How America dodged a fascist uprising, part one: the Alien Other, and its absence
Feb. 7th, 2013 @ 11:23 am
Despite the histrionic claims in right-wing tantrums, now, or left-wing tantrums, circa the Bush era, the United States of America is not now, and has not yet ever been, a fascist state, and it's not becoming one.|
But, in the last few years, it's come amazingly close to following the historical precedents for one. Actual fascist states have only happened a few times, and while no two fascisms are identical (being that fascism is characterised by ultra-nationalism, and no two nations are identical), there are general categories of circumstances that make them a possibility.
In no particular order (seriously, this is not in order of importance at all, because I'm basically thinking into a DW update window), I shall endeavour to go through them, starting with:
The Alien Within (Usually Jews)
Fascism pretty much has to start out as a populist movement. It takes just the right heady mix of fear, anger, nationalistic fervour and irrational paranoia for fascism to take root. One of the major ways to make people irrational, paranoid, scared and angry is to make them feel like they're under threat - but not just under threat, under threat from within their country, from some kind of poison that has spread throughout the system itself. (Often rendering the system itself in need of destruction or radical restructuring; this is why "small government" obsessives like Scott Walker are kind of dangerous, and generally vicious in power. But I'll get to that.)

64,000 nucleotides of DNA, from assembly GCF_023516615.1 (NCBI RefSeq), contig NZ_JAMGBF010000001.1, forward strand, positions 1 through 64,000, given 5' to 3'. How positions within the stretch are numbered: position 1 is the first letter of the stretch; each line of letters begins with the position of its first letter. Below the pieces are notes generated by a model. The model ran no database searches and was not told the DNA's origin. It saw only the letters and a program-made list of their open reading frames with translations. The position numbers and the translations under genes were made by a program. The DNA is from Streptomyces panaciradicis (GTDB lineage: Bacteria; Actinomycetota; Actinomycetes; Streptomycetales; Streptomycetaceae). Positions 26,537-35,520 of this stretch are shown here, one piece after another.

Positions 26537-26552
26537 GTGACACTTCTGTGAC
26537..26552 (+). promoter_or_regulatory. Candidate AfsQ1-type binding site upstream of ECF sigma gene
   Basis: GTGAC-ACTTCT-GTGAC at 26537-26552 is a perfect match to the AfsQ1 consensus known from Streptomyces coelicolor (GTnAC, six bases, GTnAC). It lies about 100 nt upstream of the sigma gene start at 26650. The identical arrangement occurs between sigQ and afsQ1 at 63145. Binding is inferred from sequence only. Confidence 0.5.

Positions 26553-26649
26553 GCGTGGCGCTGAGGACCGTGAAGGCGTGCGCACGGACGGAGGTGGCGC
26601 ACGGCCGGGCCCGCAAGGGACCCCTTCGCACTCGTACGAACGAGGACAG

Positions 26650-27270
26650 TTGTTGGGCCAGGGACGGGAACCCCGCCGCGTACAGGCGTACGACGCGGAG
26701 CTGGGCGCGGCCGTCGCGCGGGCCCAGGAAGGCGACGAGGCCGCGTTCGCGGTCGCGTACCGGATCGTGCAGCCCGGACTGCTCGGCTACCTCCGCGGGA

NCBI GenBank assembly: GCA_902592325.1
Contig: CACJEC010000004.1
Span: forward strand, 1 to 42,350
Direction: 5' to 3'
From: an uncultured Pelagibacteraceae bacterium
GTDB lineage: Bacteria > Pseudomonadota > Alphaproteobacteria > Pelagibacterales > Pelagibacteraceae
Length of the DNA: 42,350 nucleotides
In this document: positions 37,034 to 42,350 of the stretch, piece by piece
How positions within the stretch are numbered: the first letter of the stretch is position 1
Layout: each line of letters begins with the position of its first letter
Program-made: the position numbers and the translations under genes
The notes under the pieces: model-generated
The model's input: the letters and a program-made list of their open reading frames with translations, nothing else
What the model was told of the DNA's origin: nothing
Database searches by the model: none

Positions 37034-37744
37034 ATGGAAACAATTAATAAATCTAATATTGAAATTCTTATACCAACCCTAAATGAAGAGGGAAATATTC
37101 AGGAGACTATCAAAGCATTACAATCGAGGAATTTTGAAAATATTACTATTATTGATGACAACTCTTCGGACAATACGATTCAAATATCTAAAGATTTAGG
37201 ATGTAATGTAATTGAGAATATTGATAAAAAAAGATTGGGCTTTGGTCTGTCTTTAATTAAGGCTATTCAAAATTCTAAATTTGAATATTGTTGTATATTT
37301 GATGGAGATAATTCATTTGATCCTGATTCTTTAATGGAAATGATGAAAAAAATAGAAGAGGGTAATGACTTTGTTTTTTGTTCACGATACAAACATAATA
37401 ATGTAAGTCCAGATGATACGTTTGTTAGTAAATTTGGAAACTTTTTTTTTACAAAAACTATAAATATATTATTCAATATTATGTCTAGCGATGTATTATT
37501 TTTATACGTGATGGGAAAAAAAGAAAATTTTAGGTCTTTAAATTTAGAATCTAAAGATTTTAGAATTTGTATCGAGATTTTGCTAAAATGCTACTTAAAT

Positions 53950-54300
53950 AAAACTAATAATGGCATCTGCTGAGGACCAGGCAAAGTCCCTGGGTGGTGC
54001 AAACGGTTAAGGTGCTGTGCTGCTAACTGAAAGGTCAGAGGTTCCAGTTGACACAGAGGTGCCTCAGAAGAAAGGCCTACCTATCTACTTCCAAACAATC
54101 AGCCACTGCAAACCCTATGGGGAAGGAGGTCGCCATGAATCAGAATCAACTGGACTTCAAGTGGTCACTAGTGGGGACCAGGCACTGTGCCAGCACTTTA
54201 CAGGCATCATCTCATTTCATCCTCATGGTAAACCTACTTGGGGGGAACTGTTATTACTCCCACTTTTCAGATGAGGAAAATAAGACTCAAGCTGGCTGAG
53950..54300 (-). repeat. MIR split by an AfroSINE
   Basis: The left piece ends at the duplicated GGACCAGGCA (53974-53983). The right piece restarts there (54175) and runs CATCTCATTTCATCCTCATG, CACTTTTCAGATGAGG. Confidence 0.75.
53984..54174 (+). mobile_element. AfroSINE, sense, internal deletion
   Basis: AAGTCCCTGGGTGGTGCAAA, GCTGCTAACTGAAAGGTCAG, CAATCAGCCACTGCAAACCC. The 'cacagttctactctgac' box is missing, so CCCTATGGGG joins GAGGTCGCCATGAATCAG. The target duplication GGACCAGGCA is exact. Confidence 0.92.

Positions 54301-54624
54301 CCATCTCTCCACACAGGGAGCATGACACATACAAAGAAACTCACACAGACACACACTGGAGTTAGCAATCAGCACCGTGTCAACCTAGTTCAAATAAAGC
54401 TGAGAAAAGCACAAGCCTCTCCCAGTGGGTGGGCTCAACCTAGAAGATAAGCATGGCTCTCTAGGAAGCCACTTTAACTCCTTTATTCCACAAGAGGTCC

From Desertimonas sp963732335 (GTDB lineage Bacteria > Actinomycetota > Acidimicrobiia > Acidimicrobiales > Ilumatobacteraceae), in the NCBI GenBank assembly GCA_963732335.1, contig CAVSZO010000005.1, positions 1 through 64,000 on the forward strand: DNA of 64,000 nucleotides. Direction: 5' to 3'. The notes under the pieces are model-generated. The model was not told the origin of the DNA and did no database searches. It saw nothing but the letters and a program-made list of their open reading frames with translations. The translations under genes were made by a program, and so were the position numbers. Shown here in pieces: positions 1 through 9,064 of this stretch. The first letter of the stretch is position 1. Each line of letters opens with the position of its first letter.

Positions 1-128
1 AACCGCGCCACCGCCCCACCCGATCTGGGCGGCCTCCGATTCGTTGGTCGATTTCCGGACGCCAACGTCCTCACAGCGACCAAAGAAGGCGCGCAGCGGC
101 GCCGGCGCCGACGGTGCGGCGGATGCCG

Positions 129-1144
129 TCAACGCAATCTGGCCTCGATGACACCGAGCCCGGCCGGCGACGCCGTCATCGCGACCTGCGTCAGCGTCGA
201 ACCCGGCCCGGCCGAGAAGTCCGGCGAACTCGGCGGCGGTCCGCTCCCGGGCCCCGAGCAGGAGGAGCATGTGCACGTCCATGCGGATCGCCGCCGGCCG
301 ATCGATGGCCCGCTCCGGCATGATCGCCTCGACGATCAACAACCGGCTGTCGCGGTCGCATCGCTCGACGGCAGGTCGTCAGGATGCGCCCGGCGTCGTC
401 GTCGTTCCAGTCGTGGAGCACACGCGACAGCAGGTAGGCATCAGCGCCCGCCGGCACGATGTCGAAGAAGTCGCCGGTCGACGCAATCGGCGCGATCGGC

Historically, Jews have been a popular target, most notably, in terms of relevance to fascist uprisings, in France and Germany. In France, the Alliance Francaise, the proto-fascist movement which came surprisingly close to taking over the country itself, was spawned amid, and focussed heavily upon, the upheaval surrounding the Dreyfus Affair. The Dreyfus Affair, which I will not summarise here because oh hell no, had as one of its many idealogical contentions anti-Semitism. I'd elaborate, but if you know the history of l'Affaire, you probably don't need me to, and if you don't know the history of l'Affaire, it is too complicated for me to know where to start in addressing just this aspect.
In Germany... well, everyone knows about the Holocaust, but that was, in a sense, just the end-game, and it became kind of its own monstrous thing, a culmination of a building insanity within the machine of German government that wasn't, inherently, a part of the initial fascism.